It was easy to be a Democrat during the last two weeks. The national party’s convention featured a delegate assembly reflecting the diversity of America, a deep bench of compelling national leaders, and overt paeans to "American exceptionalism." Conservative commentators noted the fact that the party of the left seemed to gleefully appropriate many of the patriotic themes that used to be the provenance of the right. The Republican National Convention, on the other hand, featured a presidential candidate committed to the politics of fear and division, and an overwhelmingly White delegate assembly that looked nothing like the makeup of the country.
This contrast is not a demographic accident, nor was it inevitable. Avik Roy, a Republican strategist and senior advisor to both Mitt Romney and Marco Rubio, said in a conversation with Vox last week:
Conservative intellectuals, and conservative politicians have been in kind of a bubble. We’ve had this view that the voters were with us on conservatism – philosophical, economic conservatism. In reality, the gravitational center of the Republican Party is white nationalism.
Roy, and other conservative leaders who are disgusted with Donald Trump’s unvarnished prejudice, point to 1964 as the root of the Republican party’s problems, and the issue has metastasized for a half century.
This situation is a moral and political disaster for one of the country’s two major parties, and while Democrats who watched the conventions might want to celebrate the meltdown, that preemptory partying is a self-congratulatory mistake. First, from a political standpoint, defeating Donald Trump at the ballot is not inevitable, and if he wins, it will validate the exact things that schadenfreude-afflicted Democrats assume will lead to his undoing. The same powers of White nationalism that fueled his political ascent have been working to disenfranchise non-White voters for the last decade. While a federal court struck down North Carolina’s restrictive 2012 voting law, and the governor is Virginia is returning voting rights to thousands of disenfranchised people, twenty-two states have added voting restrictions since 2010, including seven of the eleven most critical presidential “swing states.” Given that there is no evidence of widespread voter fraud in America, these new laws have no effect other than to suppress voter turnout; in last week’s ruling against the North Carolina law, the court noted that the statute targeted Black voters with “surgical precision.”
The second reason to pour cold water on the celebration is related to policy progress. While national elections are zero-sum endeavors, where the GOP's self-immolating loss would be the Democratic party's gain, governing states and cities is not. Changing systems that affect vulnerable communities on a day-to-day basis – like education and criminal justice, the foci of this blog – require local and state action. It is not a coincidence that some of the most overt outbreaks of policy strife, and political unrest, in recent years have occurred in places where Republican leaders in state government locked horns with Democratic politicians in cities whose civic systems serve communities of color. See: New Orleans, Newark, and Detroit vis-à-vis schools; Ferguson, Baltimore, and Baton Rouge on criminal justice. While there are legitimate ideological tensions driving these debates, it is impossible to have a reasonable political discussion about reforming civic institutions while one party’s base resists acknowledging the full humanity of the people it purports to “govern.” The legitimacy of this conversation is further dampened when gerrymandering and voter suppression support the ascendancy of those same state officials. While it is nice to see members of the national Republican elite distance themselves the ugliness of both Trump and his White nationalist tendencies, repudiation is easier than reinvention. As long as state parties can rely on electoral pluralities, gerrymandering, and voter suppression to maintain power, there will be few political incentives for state and local politicians to jettison the divisiveness that some national leaders authentically loathe.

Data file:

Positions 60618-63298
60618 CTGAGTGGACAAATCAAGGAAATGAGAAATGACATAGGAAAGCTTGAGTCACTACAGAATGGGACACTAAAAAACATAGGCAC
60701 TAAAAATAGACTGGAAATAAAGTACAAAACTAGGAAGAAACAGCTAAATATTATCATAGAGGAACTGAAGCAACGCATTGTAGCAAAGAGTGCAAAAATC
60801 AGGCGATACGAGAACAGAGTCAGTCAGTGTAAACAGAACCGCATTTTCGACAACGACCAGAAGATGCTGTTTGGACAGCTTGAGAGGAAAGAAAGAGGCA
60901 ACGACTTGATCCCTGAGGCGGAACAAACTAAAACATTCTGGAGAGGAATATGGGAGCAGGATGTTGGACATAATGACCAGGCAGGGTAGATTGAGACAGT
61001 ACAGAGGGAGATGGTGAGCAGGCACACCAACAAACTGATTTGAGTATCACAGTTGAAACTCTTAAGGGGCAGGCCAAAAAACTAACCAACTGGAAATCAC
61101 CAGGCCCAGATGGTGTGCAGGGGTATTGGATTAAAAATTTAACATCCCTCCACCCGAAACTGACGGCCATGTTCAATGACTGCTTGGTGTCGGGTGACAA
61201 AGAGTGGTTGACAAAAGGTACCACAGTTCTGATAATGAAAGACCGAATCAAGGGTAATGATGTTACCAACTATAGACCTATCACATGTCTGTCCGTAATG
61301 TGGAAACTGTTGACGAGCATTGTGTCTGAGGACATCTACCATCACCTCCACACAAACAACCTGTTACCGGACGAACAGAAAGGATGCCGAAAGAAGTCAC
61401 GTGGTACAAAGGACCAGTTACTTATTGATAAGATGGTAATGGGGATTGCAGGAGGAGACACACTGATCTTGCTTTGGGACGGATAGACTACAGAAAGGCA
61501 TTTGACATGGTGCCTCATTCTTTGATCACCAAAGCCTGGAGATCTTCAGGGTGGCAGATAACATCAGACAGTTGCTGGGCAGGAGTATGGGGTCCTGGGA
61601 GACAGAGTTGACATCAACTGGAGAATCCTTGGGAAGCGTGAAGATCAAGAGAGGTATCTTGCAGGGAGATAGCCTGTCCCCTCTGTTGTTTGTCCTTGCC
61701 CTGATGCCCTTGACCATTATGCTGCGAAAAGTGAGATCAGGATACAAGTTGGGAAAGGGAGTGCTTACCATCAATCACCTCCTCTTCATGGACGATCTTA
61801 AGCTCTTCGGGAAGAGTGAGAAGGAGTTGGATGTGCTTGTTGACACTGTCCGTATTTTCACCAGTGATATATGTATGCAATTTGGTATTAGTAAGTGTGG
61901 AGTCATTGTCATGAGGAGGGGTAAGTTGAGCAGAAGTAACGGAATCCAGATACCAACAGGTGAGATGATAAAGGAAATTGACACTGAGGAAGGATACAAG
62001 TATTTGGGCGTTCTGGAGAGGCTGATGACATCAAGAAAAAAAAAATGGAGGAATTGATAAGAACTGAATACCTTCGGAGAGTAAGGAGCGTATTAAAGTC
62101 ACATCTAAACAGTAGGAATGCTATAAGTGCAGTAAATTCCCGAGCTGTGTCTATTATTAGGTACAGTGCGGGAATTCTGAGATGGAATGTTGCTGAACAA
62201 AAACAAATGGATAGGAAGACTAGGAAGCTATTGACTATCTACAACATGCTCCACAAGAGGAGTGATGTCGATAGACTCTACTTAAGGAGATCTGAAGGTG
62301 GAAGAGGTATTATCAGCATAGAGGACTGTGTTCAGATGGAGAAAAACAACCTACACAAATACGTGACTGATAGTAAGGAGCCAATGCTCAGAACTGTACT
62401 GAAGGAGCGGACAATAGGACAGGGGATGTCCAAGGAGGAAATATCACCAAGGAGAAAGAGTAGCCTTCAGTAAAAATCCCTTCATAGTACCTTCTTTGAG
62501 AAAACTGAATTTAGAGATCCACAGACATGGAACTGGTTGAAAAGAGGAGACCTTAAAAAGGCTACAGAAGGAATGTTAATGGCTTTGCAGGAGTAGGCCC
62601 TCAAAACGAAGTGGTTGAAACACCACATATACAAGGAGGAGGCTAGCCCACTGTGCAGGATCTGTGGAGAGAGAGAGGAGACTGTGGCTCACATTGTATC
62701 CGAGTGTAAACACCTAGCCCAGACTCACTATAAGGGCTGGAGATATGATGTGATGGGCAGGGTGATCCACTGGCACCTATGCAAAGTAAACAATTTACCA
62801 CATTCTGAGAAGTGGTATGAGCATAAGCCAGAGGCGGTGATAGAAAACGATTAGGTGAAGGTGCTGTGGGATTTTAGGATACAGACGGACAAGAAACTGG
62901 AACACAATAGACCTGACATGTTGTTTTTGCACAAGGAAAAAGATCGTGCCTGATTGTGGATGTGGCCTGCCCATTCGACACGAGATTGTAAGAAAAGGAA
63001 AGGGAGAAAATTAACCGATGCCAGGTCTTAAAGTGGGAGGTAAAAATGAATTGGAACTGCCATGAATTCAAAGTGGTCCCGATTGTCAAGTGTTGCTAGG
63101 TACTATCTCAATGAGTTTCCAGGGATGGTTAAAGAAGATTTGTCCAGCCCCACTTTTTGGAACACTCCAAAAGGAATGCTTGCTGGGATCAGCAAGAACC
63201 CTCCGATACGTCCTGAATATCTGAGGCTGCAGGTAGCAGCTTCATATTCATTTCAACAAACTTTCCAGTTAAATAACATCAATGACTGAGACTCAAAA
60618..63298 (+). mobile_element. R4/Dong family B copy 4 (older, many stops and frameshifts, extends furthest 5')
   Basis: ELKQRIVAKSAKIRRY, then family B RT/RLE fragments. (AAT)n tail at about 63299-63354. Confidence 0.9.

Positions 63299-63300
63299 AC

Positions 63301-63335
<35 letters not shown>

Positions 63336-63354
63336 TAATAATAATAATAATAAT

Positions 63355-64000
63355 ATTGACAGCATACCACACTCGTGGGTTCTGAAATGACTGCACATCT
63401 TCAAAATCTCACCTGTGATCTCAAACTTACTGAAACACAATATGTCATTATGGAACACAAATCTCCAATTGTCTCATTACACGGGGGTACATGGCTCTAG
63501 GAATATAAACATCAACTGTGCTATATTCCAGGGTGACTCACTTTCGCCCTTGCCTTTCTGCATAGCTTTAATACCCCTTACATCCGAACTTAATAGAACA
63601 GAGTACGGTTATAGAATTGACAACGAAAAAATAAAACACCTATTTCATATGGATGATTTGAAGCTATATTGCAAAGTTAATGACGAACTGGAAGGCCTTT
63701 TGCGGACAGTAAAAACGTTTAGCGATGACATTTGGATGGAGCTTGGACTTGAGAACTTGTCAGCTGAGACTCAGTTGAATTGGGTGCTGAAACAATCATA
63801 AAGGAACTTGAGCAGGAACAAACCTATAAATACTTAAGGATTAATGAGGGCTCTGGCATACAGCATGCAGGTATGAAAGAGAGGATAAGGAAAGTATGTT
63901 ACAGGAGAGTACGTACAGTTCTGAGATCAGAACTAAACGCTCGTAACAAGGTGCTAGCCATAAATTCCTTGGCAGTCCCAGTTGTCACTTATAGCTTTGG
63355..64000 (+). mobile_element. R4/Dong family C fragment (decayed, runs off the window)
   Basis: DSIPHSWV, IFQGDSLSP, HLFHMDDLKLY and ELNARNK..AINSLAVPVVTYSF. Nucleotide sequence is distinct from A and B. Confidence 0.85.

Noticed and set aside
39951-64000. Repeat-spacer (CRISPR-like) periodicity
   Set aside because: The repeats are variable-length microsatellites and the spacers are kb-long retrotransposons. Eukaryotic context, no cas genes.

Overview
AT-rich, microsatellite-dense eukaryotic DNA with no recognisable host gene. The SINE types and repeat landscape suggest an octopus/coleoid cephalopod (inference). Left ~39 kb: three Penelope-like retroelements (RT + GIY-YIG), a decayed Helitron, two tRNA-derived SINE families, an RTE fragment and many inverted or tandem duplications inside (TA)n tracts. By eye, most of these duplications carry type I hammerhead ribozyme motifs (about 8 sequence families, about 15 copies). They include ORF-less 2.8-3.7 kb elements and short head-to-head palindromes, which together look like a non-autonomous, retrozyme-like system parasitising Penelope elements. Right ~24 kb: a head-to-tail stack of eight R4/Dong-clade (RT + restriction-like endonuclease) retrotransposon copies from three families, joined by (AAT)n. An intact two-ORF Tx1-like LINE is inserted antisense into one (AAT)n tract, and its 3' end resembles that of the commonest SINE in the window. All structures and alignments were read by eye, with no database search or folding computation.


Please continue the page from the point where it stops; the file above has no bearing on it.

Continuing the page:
I’m a Democrat. While I don’t think my fellow party members should care about the health of the Republican party for the party’s sake, we should, however, care about having a non-racist major political party with which to negotiate, for the sake of governance and policy change. In the next generation we will need to dramatically improve low-performing schools, remake an unjust criminal justice system, and dismantle the systemic racism that infects almost all of our public and private institutions. One of our country’s two major parties has a political base committed to the idea that those problems are at best unimportant or fictional, and at worst, desirable. The ideological differences between the two major parties are significant, but it’s hard to start a negotiation over ideas, let alone “get to yes”, when the other party votes “no” on your right to exist.